Glencore ‘Llinked to Colombian Terrorist Group’

Posted on Jul 13 2014 - 11:01am by Rico

COLOMBIA NEWS – Glencore, the largest mining company listed on the JSE and headed by South African Ivan Glasenberg, has been accused in a new 245-page report of mining and exporting “blood coal” from Colombia.

Glencore+XXX+high+resThe report, “The Dark Side of Coal”,  published by Dutch nongovernmental organization PAX in Germany last week, says that Glencore’s Colombian arm, Prodeco, secretly supported the right-wing United Self-Defense Forces of Colombia (known by the Spanish acronym AUC) during that country’s bloody civil war.

The AUC was listed by the US State Department as a terrorist organization in 2005 and demobilized in 2006 after peace negotiations with the Colombian government. Colombia has not resolved its problems yet and the government is still negotiating with left-wing FARC guerrillas in Cuba.

Although the accusations against Glencore date back more than a decade, the report is likely to heighten scrutiny of the way it operates in some of its coal markets.

It has faced claims of tax dodging in Zambia and the Democratic Republic of Congo and of selling materials to Iran for its nuclear program.

In South Africa, communities who live on its coal mines in Belfast, Mpumalanga, accused Glencore of trampling their rights to blast for new mines in March. Glencore, which is South Africa’s largest exporter of coal, has denied all these claims

In the Colombian case, Glencore is said to have supported the AUC to counter kidnappings and attacks on infrastructure conducted by left-wing guerrilla groups FARC and the ELN.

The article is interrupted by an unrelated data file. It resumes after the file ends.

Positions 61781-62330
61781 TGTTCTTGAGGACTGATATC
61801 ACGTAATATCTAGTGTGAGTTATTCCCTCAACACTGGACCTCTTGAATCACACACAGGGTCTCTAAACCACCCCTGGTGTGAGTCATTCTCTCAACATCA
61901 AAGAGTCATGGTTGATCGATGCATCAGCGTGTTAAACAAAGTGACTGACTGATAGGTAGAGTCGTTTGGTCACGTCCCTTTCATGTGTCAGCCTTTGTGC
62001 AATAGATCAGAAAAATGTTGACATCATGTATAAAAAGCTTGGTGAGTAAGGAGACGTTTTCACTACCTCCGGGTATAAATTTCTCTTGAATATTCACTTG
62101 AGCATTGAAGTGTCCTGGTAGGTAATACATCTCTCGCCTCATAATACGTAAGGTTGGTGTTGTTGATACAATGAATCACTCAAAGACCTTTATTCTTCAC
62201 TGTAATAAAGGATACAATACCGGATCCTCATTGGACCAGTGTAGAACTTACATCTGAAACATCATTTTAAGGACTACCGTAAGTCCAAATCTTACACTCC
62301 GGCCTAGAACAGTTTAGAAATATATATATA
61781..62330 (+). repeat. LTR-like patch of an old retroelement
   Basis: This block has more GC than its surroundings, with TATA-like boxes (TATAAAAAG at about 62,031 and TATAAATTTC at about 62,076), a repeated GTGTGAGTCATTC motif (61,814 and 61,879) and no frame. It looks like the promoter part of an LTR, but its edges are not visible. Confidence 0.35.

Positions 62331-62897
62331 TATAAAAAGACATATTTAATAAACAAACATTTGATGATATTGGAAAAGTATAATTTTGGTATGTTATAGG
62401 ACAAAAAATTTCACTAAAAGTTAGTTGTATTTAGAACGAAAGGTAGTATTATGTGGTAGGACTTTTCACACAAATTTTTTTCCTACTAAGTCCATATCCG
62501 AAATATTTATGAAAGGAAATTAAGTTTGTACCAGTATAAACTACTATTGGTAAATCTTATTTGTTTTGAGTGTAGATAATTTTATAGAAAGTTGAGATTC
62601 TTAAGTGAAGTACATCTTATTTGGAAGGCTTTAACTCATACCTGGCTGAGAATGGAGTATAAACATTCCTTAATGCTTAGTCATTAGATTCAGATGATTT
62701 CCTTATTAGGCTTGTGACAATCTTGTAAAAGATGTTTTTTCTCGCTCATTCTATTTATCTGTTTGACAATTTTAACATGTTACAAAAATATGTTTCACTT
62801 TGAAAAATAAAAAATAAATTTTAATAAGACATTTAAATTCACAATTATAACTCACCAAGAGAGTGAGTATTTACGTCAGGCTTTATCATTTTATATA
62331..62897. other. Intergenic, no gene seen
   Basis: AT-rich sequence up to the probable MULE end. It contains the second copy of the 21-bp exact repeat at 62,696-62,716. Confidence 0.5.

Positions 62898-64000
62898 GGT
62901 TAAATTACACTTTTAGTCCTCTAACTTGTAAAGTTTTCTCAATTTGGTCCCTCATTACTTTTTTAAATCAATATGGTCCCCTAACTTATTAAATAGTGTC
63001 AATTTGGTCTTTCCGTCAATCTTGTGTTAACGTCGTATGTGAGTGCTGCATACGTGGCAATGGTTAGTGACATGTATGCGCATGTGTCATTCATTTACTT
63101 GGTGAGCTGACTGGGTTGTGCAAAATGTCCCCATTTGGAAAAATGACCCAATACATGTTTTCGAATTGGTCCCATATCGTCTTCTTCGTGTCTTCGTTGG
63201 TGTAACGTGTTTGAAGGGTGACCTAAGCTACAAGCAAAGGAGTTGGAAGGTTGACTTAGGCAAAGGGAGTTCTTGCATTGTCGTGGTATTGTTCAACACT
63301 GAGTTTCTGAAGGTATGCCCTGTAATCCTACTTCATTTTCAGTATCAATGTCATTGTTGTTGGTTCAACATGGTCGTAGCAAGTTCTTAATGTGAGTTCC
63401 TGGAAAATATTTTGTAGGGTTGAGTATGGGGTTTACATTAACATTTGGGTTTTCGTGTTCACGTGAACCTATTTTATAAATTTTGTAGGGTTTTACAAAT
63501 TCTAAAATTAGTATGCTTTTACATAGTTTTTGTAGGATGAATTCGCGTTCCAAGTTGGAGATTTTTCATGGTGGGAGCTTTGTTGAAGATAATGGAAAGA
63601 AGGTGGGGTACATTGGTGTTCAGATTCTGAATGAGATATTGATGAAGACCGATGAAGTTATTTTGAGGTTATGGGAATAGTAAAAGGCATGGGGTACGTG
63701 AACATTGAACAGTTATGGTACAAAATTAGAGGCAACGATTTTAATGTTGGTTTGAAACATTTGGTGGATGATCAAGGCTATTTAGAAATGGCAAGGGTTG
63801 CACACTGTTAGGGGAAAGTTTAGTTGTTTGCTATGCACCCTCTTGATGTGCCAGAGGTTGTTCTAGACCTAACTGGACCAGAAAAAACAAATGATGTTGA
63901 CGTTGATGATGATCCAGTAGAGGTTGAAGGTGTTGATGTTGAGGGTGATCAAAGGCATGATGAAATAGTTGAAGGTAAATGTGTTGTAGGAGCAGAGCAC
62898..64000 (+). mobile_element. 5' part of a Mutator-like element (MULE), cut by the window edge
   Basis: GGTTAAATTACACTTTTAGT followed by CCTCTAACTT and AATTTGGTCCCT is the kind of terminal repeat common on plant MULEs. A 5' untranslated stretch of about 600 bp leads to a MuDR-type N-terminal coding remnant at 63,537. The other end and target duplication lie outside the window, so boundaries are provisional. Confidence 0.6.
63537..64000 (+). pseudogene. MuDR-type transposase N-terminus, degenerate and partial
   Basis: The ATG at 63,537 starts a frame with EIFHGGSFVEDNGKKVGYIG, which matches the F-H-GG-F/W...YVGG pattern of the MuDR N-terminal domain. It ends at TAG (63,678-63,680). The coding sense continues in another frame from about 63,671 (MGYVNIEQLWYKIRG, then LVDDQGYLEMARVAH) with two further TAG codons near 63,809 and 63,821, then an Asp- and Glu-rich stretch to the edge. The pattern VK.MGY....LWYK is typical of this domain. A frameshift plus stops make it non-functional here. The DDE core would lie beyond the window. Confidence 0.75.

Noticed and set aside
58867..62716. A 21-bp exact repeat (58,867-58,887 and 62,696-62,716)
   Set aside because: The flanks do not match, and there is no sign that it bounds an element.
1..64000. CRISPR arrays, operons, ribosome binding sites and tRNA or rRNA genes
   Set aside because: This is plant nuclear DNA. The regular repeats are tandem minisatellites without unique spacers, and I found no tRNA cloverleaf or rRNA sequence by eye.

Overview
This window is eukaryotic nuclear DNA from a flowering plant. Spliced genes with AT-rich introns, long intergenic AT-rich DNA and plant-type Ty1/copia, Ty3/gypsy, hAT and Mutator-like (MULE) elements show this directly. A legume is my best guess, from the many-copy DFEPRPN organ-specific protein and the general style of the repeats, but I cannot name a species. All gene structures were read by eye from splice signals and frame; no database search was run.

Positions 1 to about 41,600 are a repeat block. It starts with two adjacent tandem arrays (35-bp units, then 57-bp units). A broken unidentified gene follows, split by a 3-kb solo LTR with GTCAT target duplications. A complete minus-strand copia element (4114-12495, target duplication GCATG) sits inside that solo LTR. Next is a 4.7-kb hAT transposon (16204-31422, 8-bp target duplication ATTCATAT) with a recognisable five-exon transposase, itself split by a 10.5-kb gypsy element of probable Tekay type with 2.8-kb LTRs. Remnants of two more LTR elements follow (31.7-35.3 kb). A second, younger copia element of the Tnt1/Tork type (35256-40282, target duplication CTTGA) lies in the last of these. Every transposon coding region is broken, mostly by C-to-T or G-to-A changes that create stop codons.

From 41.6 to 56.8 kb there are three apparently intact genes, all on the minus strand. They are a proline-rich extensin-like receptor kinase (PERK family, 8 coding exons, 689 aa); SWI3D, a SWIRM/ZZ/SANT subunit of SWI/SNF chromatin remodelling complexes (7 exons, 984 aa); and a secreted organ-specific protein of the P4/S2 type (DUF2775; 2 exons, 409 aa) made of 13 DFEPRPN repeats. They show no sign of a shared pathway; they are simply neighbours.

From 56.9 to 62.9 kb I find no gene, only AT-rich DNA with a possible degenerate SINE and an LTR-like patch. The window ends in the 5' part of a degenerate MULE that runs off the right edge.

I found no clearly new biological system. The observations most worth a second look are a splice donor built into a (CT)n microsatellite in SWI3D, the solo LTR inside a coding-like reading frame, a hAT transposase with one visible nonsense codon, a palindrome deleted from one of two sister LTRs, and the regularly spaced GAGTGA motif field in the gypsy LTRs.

The new Colombian accusations are based largely on the testimony of José del Carmen Gelvez Alvarracín, known as “El Canoso”,  who was first hired as an intelligence agent by the Colombian army and then became a defense contractor for Glencore’s security department in 1996, before joining the AUC in 2003.

Gelvez described meetings that took place since 1996 between the AUC and Glencore’s security department head, Manuel Gutiérrez.

He testified that he and Glencore’s managers, Manuel Gutiérrez and Luis Ochoa, “drove in a pick-up truck to a farm named La Ucrania …

“On entering, we saw approximately 30 people dressed in camouflage, who introduced us to the commander who went by the alias Lucho,” says the PAX report.

“Manuel Gutiérrez, as head of the security department, spoke on behalf of the company, Prodeco, about providing this group of the AUC with whatever support it might need.

“It was clear that there was a direct link between the company and the AUC.”

Colombia’s 50-year civil war between the state and left-wing guerrillas groups reached a climax between 1994 and 2006 with the introduction of the AUC, which was created, financed and supported by drug cartels, members of the Colombian elite, the army, local businesses and multinational companies.

The AUC was created to counter the ever-increasing size and power of FARC and the ELN, but it was also used to consolidate drug trafficking routes, murder labour union leaders and displace farmers to allow for illegal land grabs from local elites and foreign companies. Glencore-Prodeco has denied owning land that belonged to farmers displaced by the AUC. It has also denied ever having any kind of link with the right-wing forces.

Glencore has criticized the report for being one-sided and uncritical in terms of evaluating the testimonies of former paramilitaries.

The company said it had contacted the human rights organizations involved in March, when the report was being written, but PAX did not include its objections in the final draft.

Last month, Glencore’s head of sustainability, Dr Michael Fahrbach, sent a letter to PAX saying: “The report is distorted and unbalanced, and blindly follows accusations made by a condemned criminal, which came up years ago, in a judicial hearing to which we had no access and didn’t have the right to be heard.”

This article was first published in Sunday Times: Business Times